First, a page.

The context of MiFID II is political
MiFID II is remarkable legislation in many ways. It is linked to the 2015 Paris Accord with the ambition to generate (large amounts of) investment committed to 'support transforming Europe's economy into a greener, more resilient and circular system' and 'follows global efforts towards a more sustainable economy.' 'One of the objectives of that Action Plan is to reorient capital flows towards sustainable investments to achieve sustainable and inclusive growth."1
Another interesting aspect is that current MiFID consultation recognises a potential conflict of interest. What if relative loss occurs as a result of ESG based selection of funds? The answer is likely to emerge with the introduction of the concept of 'sustainability risk', which will be the duty of the adviser to explore with the client and therefore remain the liability of the adviser. The legislation also recognises the risks of firms using ESG as an excuse to sell more expensive or own brand products, churning portfolios or most egregiously, 'greenwashing', where products are misrepresented as to their ESG credentials.
It is important to note that the ESG rules relate primarily to suitability
Article 12 couldn't be more succinct and the following should be read without paraphrasing:
'Under the existing MiFID II framework, firms providing investment advice and portfolio management are required to obtain the necessary information about the client's knowledge and experience in the investment field, their ability to bear losses, and objectives including the client's risk tolerance to enable the firm to provide services and products that are suitable for the client (suitability assessment).
'The information regarding the investment objectives of the client includes information on the length of time for which the client wishes to hold the investment, his/her preferences regarding risk taking, risk profile, and the purposes of the investment.
'However, the information about investment objectives generally relates to financial objectives, while non-financial objectives of the client, such as environmental, social and governance (ESG) preferences, are usually not addressed.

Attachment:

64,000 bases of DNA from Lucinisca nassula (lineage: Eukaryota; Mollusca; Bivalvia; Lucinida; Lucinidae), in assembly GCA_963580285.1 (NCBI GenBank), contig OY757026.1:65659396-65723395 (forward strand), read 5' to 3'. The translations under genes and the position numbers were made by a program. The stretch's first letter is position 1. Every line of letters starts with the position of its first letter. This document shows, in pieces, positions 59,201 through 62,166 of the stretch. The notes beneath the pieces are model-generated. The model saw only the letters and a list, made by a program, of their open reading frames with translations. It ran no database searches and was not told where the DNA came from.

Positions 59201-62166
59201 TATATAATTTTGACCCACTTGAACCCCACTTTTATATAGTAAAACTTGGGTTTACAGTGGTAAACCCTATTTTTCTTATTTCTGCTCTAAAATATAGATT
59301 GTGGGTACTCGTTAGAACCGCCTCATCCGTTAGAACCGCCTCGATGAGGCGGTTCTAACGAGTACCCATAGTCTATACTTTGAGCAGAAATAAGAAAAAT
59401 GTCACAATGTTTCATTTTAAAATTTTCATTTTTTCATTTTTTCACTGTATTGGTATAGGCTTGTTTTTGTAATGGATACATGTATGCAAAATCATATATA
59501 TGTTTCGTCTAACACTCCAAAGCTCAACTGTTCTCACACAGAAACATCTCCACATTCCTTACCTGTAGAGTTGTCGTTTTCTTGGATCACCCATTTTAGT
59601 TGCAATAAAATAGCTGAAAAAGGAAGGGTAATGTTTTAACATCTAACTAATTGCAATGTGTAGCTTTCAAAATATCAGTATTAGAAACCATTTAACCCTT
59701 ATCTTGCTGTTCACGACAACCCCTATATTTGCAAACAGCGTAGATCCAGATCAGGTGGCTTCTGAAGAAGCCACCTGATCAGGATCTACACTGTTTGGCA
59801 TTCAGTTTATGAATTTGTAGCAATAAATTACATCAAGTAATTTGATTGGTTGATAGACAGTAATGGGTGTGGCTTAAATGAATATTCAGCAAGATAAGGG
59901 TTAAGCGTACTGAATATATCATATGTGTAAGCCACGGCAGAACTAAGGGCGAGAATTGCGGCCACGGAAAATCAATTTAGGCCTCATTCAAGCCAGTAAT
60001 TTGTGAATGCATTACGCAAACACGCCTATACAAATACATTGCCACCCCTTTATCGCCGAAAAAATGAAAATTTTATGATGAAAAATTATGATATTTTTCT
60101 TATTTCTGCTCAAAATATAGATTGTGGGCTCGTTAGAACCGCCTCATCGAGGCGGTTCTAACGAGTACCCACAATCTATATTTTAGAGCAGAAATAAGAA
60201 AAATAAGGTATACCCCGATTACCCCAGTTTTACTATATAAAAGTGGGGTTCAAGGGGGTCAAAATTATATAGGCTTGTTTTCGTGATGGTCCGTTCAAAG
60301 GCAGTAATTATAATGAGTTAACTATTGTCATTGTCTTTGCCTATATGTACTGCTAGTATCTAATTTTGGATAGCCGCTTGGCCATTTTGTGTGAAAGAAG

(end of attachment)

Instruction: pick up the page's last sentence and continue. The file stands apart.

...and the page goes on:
'Existing suitability assessments generally do not include questions on ESG preferences of clients, while the majority of the clients would not raise the ESG issue themselves. As a result, investment firms consistently do not give appropriate consideration to ESG factors in the selection process.
'[Article 3..] In addition, Article 1 requires investment firms to prepare a report to the client that explains how the recommendation to this client meets his investment objectives, risk profile, capacity for loss bearing and ESG preferences (ex-post information disclosure).'
Where does ESG morph into SRI?
ESG identifies environmental, social and governance components within an investment but frames them alongside traditional technical valuation to help identify risks and opportunities that will impact investment outcomes.
SRI research extends the ethical dimension and seeks to recognise a wider motivation for investors along political, religious or personal convictions, beyond technical valuation.
The nuance is thus: ESG investing seeks investment returns but recognises the ethical dimension to successfully seeking returns. SRI investment promotes the ethical selection over investment returns.
How to conduct research
As always from a research perspective, suitability reigns. An example of a typical Synaptic grid is shown below, underlining the system's ability to combine technical research with ESG negative and positive and thematic screening. My client in this instance requires a portfolio made up predominantly of global equities with a focus on environmental credentials. Here are some candidates identified by the research.
The research grid admits ethical funds with the following research criteria overlaid: RSMR SRI Rated / Negative criteria: Environmental Abuse, Nuclear Energy / Positive criteria: Climate Change, Environmental Management, Sustainable Development / Signatory to European SRI Transparency Code.